Edited: February 16, 2018, 5:07 AM · In the usa those that are better off are much more better off than those that are better off in europe, particularly in the northern europe. But those that have little have less than those that have little here.

It depends from where one is looking from. In more equal societies women work outside home, it is a must really, there is no question about it, but then you have good daycare system to make that possible. Plus health care, plus schools...

February 16, 2018, 5:29 AM · @Jean Dubisson:
The average income or median income in US is much higher than that of many European countries, the disposable income of many US states can be compared with Switzerland and Scandinavia (after tax), which rank top in terms of GDP per capita in the world, and some regions have higher living standards for example Silicon Valley area which ranks richest area in the world. But US has shortage in terms of violin study: private course and tuition of conservatory are astoundingly expensive.

European countries especially those “Western” developed countries emphasize more on welfare and equality, people pay more tax, with lower income though, there are numerous public conservatories in my country, subsidized by the government, open to citizens so that they pay little annually could enjoy not only private instrument courses but also solfeggio and piano courses. In US it is likely that only middle class parents would like to advise their kids pick up an instrument or become professional student, not the ordinary family or blue collars, but it must be mentioned that even ordinary families in US are far richer than many median European families especially those in Eastern part of Europe. If one went back to Albania in the early 80s would be very surprised to find that many kids at that time can be compared with Tedi Papavrami, because in that days playing violin was prevailing among preschool kids, I believe in Communist Romamia and USSR things would be the same.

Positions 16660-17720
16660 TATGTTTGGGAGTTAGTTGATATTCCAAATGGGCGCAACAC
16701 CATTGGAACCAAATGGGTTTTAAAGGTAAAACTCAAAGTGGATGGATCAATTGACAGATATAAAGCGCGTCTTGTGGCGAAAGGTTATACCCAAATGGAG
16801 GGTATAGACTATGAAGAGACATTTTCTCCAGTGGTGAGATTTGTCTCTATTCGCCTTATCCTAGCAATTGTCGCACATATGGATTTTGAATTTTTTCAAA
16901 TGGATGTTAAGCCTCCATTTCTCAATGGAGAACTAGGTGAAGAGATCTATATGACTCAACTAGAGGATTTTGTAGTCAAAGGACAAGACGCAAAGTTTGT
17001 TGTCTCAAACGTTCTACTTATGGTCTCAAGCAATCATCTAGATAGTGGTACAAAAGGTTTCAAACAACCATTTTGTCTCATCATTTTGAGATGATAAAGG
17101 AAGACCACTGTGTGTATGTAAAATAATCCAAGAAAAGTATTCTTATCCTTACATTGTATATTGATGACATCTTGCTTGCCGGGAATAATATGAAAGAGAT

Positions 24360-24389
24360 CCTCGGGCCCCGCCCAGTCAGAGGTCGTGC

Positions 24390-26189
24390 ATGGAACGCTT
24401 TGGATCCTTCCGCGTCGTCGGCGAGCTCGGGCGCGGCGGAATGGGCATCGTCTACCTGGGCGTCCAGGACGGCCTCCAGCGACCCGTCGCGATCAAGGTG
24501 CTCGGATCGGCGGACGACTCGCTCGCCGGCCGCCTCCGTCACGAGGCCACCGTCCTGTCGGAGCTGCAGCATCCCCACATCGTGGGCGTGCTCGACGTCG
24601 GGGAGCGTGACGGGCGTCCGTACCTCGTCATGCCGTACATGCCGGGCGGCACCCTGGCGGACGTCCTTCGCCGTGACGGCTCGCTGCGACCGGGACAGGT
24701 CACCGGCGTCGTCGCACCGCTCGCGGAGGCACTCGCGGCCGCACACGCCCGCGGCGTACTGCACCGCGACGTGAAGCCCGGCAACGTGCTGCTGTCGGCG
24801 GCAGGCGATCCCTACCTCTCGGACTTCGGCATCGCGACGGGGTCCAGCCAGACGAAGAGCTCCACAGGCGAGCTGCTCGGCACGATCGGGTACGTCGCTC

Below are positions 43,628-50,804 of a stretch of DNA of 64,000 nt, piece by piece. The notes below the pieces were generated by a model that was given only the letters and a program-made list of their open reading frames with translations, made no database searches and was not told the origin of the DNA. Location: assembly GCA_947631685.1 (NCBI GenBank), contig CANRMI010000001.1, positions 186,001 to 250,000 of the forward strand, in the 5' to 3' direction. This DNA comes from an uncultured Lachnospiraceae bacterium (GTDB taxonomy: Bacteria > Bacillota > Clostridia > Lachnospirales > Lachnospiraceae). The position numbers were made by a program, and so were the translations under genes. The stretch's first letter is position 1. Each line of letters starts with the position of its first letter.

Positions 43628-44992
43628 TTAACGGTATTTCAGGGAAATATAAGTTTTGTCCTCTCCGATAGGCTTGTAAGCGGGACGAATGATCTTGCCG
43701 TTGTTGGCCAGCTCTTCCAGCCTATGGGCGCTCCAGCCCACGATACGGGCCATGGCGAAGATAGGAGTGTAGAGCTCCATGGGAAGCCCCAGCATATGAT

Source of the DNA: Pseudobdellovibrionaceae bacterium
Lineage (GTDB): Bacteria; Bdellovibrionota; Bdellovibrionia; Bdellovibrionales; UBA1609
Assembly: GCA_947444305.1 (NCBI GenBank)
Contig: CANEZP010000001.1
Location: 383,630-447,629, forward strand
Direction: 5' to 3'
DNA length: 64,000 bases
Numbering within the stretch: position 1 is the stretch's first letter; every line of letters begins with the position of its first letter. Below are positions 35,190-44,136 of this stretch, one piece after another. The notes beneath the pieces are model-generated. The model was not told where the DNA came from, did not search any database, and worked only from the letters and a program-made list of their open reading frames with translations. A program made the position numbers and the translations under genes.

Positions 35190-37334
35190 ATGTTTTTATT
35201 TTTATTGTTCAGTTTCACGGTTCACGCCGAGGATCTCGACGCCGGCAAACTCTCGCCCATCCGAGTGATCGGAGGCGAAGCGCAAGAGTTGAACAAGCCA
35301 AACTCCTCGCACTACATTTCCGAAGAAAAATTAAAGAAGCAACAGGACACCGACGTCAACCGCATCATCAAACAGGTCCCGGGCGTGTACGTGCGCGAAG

Edited: February 16, 2018, 5:51 AM · I'm a violin dad and my wife is a cello mom. We're both chemistry professors. Division of labor is the basis of civilization.

Several of my colleagues have stay-at-home spouses. That is how they decided to "divide labor" and that's their choice.

When I was growing up I was expected to practice because my parents were doing their part to pay for and drive me to my lessons. I was alone in the room with the teacher from the beginning and I practiced alone. Might explain why I didn't advance very fast.

February 16, 2018, 7:49 AM · Another cello viola and piano dad here who didn't have active parental involvement and wish I had. Ironically, "tiger mom" from Asia really doesn't get too involved, music is dad's hobby.

My kids love classical music and love to play. So many other accomplished kids we meet ironically do not. So many things outside of the lessons that I contribute have an impact on this.

When they're late teens and more fully developed I'll play less of a role. In the meanwhile I really believe the best results come from a strong partnership between teacher parent and student.

Edited: February 16, 2018, 8:21 AM · Jean, what are you talking about?